Now if those same attorneys made sure that FA job analyses were accurate, there would be a line in the job description that says: "Serves food and drink to customers, including pork, beef, shellfish, alcohol, and nuts." This would be an essential function of the job, and if you are vegan, Halal, Kosher, vegetarian, allergic to shellfish, or a teetotaler, and you can't get past your belief system or allergy, you do not qualify for the job.

The problem is that many companies, even good ones, have lousy attorneys that allow really poorly-written job descriptions to be published. So we have FAs working who make FT such an enjoyable read...

Excellent point.

Loren Pechtel Oct 15, 16 4:33 pm


Originally Posted by 747FC (Post 27348514)
Tons of good companies have attorneys who do one thing: Make sure that job descriptions are based upon job analyses. For example, someplace in an FA's or baggage handler's job description is a line that says: "Lifts X pounds on a regular basis." It is an essential function of the job, and there are no "reasonable accommodations" that can be granted to avoid lifting X pounds.

Now if those same attorneys made sure that FA job analyses were accurate, there would be a line in the job description that says: "Serves food and drink to customers, including pork, beef, shellfish, alcohol, and nuts." This would be an essential function of the job, and if you are vegan, Halal, Kosher, vegetarian, allergic to shellfish, or a teetotaler, and you can't get past your belief system or allergy, you do not qualify for the job.

The problem is that many companies, even good ones, have lousy attorneys that allow really poorly-written job descriptions to be published. So we have FAs working who make FT such an enjoyable read...

"Serves and will be in the proximity of the consumption of"

NH_Clark Oct 15, 16 4:57 pm


Originally Posted by fastair (Post 27348435)
It's people who did not like smoke that got the laws changed to not allow smoking in public buildings in many states. It is the one that gets injured that laws are written to protect, the minorities, the weak, the downtrodden. Few protective laws are written to protect the capitalist in his ivory tower. Smoking? Great example. $350,000,000, that is what the cigarette companies agreed to pay for flight attendants for working where people smoked, in addition to paying out other class action suits as well as individual suits Guess none of them should have taken the job...oh wait, they did, and get paid! Perhaps the airlines should have learned their lesson about things that are environmental irritants to many.

None of the AA flight attendants should have taken their jobs if they were planning on being allergic to them/ How dare 400+ of them get hives from the fabric! They shouldn't have taken the job if they were planning on working in an environment where their employer would subject them to such things!

Do you honestly think that the airlines ask detailed medical questions about everything on a plane that the person may be allergic to, and then deny employment based on their medical status? Hook me up with a lawyer, I'm, finna get rich!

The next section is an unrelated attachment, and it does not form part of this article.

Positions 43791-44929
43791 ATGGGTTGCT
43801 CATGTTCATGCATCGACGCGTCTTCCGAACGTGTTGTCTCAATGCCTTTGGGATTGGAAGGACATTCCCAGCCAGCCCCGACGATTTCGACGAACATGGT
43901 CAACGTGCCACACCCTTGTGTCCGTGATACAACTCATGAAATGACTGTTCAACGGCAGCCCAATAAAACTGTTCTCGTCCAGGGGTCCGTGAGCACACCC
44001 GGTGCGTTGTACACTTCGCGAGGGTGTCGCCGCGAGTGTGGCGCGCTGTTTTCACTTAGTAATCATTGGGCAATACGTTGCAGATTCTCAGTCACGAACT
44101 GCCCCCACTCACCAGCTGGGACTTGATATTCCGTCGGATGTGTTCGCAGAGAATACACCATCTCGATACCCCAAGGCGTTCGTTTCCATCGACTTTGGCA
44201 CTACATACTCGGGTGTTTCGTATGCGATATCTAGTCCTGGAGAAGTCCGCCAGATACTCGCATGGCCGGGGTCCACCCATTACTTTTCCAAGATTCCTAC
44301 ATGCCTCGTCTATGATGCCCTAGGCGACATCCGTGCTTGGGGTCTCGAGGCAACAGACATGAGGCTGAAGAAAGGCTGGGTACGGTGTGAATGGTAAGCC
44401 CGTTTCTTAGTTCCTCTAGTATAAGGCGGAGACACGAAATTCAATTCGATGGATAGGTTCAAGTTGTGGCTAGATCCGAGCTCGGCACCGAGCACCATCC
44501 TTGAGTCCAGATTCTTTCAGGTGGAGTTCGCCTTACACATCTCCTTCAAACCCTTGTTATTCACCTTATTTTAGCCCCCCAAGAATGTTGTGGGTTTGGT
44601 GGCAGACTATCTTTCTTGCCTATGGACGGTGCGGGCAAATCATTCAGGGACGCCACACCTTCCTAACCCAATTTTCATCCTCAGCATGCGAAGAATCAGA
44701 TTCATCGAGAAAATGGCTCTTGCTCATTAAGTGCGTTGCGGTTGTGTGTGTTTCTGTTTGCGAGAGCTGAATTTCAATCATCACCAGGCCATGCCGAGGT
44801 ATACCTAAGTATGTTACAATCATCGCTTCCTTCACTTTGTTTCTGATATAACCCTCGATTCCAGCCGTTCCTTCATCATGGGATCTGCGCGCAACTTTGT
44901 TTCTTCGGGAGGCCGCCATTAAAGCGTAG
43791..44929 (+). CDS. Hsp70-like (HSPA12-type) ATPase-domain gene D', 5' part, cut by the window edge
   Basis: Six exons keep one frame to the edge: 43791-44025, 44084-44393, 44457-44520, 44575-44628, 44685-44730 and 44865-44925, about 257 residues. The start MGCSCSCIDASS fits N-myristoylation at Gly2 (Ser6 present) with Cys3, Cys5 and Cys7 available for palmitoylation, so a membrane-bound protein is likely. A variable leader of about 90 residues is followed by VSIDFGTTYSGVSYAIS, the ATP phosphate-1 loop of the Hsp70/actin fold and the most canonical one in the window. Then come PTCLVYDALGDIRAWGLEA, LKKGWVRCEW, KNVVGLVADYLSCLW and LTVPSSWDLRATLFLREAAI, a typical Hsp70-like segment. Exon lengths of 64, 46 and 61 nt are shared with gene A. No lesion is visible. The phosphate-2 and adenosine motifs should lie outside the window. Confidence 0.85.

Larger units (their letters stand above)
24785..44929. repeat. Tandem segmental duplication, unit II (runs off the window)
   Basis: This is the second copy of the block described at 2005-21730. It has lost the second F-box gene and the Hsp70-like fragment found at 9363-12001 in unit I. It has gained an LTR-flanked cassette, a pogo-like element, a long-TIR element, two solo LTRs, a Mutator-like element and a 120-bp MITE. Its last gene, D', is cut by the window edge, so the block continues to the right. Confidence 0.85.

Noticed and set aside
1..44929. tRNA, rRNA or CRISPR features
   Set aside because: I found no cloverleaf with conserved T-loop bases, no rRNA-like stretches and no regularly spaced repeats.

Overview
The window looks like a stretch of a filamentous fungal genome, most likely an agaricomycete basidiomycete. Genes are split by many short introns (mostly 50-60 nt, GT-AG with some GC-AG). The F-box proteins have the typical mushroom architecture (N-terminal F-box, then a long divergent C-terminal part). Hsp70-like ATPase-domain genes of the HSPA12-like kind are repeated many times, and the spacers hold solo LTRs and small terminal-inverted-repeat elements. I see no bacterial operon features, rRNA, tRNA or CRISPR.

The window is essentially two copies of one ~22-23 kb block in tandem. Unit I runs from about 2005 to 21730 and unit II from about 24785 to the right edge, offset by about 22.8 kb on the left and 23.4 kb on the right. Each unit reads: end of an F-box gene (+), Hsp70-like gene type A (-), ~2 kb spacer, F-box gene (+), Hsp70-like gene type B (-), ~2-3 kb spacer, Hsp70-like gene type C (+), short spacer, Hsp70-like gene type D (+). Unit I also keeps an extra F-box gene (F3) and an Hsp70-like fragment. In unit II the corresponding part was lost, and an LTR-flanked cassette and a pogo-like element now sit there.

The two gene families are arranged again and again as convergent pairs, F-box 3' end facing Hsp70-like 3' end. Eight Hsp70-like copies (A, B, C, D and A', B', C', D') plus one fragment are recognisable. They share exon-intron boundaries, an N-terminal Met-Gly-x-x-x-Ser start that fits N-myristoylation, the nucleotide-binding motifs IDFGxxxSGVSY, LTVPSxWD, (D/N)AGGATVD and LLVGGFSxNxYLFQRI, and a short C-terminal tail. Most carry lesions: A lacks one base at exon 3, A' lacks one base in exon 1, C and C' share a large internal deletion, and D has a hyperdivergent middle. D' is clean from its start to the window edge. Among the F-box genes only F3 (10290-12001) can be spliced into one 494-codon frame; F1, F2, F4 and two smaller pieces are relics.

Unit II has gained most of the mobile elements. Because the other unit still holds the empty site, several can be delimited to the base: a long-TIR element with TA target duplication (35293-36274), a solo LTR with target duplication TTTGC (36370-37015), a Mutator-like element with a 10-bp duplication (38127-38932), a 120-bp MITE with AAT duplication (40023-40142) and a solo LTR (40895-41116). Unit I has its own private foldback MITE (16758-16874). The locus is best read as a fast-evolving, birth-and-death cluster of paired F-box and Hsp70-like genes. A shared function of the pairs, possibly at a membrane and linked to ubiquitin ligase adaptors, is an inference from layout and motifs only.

Should long haul pilots who are at high risk of radiation exposure not be protected from it, or should the ones with a history of cancer in their family be refused employment based on that? Let's go a step further and anyone who is at a genetic per-disposition to sickle cell anemia also be banned from employment, after all, the risk of reduced oxygen is far greater at 36,000 feet then one at sea level...

Ummm... so ban anything on a flight that anyone, crew+pax, may be allergic to. Righhtttt.... might as well shut down air travel. 😒

bocastephen Oct 17, 16 1:09 pm


Originally Posted by NH_Clark (Post 27350996)
Ummm... so ban anything on a flight that anyone, crew+pax, may be allergic to. Righhtttt.... might as well shut down air travel. 😒

I don't think you can compare nut allergies to smoking - the latter is harmful to everyone, including the person doing it, and long term exposure can result in certain death far earlier than expected, while a nut allergy is something that does not affect anyone but the one with the problem, and then it becomes a question of the rights/needs of the affected vs everyone else.

Over the years we've been down this road in multiple vehicles starting with the annoying soccer-mom types who've objected to reading or video material (including IFE) their precious delicate flower might catch a glimpse of - and then insisting it be turned off. Then it became perfume and cologne....and now here we go with nuts. I would agree - where does it end?

An airplane may be privately owned, but it's considered a public space and there needs to be balance. No one is suggesting at the slightest that we're going to blow nut breath on a child with a deadly allergy, but there needs to be some form of balance and fairness to both sides, soccer-mom opinions notwithstanding.

tht Oct 17, 16 3:53 pm


Originally Posted by bocastephen (Post 27357694)